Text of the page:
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Aimee McDowell. Student at the University of Leeds. I thought I was good with type but I'm not. I'm going to be blogging about my new module. Read my thoughts here.
Also, I am Antiprism.
So I’ve just started studying a new module on typography and it has already become apparent that I know very little. Obviously it’s a way of communicating, writing and informing. But I don’t think I appreciated the complexity of the discipline. I never even properly considered how we got to how we are relating to type. Before the press was invented, monks would hand copy versions of the bible, word for word. The idea of people doing that today is just unthinkable. We live in this mental all consuming, super fast society and we never have any time, or whatever. Can you imagine a room full of people copying books out by hand? Not likely. The invention of the press meant that we could print books quickly and they were more readily available for people who learnt to read, which essentially, meant that everyone could be educated. That’s insane.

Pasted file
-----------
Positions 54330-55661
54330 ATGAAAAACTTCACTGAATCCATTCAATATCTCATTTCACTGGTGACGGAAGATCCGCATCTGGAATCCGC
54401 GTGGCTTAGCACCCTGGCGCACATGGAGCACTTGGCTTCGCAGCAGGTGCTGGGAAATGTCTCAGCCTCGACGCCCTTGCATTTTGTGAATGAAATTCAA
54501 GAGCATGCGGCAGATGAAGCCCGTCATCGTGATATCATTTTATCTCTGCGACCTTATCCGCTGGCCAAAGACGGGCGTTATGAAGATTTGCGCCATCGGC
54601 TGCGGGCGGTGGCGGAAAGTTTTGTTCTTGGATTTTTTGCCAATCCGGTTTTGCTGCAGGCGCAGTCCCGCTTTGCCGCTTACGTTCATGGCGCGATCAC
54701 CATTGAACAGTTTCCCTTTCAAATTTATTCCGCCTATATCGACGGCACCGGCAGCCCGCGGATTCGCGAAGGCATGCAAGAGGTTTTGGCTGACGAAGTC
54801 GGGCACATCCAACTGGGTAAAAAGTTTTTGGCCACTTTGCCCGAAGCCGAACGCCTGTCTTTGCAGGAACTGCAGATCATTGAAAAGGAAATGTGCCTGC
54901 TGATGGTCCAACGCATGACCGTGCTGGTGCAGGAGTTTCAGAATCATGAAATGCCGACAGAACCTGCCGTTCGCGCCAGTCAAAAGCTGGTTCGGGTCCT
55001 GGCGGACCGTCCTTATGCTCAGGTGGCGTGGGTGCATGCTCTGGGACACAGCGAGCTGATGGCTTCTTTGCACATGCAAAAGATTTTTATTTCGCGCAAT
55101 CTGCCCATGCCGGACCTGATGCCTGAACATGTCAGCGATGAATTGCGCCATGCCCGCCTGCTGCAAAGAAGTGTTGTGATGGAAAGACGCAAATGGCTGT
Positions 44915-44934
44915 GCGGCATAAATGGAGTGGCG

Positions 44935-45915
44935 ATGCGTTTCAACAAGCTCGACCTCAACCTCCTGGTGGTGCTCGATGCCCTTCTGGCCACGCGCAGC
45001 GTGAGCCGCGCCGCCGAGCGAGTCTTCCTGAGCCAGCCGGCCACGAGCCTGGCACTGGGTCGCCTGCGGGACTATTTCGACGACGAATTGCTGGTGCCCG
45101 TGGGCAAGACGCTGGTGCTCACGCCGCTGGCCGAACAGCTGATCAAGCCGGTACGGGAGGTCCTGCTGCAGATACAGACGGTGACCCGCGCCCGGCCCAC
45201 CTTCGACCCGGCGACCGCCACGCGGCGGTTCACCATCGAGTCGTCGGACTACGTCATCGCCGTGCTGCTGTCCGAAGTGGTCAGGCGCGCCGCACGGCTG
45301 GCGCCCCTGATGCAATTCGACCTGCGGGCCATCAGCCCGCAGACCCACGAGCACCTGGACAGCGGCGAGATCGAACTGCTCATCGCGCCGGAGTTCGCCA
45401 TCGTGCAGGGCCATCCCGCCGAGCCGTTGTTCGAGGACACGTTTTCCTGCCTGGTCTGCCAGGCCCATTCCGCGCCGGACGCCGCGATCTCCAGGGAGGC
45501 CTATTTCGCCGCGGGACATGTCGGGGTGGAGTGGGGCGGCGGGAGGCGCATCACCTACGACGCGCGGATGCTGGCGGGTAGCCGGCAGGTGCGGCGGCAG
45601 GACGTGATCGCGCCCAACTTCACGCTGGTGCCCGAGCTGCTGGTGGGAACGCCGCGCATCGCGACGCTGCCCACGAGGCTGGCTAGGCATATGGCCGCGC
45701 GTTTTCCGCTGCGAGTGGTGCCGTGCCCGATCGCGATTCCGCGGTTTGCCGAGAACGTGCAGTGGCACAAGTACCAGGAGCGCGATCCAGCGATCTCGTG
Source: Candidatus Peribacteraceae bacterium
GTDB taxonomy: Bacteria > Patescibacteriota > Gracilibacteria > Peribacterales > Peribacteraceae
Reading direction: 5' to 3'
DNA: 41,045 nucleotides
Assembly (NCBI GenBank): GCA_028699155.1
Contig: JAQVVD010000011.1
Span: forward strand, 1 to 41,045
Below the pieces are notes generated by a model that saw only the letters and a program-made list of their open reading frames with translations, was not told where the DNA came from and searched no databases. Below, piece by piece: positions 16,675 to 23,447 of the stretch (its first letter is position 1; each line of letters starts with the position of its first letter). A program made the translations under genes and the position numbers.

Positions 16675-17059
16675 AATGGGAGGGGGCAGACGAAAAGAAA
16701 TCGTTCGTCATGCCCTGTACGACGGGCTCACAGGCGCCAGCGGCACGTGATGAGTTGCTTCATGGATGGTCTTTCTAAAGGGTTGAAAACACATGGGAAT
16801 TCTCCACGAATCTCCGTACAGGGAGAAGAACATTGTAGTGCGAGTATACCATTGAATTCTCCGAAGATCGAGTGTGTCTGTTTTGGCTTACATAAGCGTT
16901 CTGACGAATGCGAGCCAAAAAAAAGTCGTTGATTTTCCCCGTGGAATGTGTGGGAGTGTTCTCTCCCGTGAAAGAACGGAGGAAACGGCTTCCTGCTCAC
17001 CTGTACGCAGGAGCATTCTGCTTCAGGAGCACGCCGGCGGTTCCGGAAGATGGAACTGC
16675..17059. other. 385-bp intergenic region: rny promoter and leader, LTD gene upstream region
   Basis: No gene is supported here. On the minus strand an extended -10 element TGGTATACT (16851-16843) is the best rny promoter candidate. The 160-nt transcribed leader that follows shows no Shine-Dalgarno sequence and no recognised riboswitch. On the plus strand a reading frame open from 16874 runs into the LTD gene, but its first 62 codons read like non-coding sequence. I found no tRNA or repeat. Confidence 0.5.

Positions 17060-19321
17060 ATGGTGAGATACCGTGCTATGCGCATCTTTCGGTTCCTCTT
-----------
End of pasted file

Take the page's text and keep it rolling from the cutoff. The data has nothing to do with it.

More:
Even right in front of me, for example, how many typefaces are installed on my Macbook? And how many more are readily available? They’re easy to obtain, easy to change and they’re easy to use. The written information that we’re fed on a daily basis has all been designed. I thought that I appreciated things like that but I don’t think that I considered them on a deep enough level.
At the moment I’m definitely just accepting type and not really questioning it. Even in the first lecture, my lecturer brought up the idea of why our letterforms look like they do. I’ve never even really thought about it. I thought that I was decent with type just because I’m alright at placing it within design and that I can pick and choose between different faces for my work and stuff like that but I’m not at all. Principles of typography, bring it.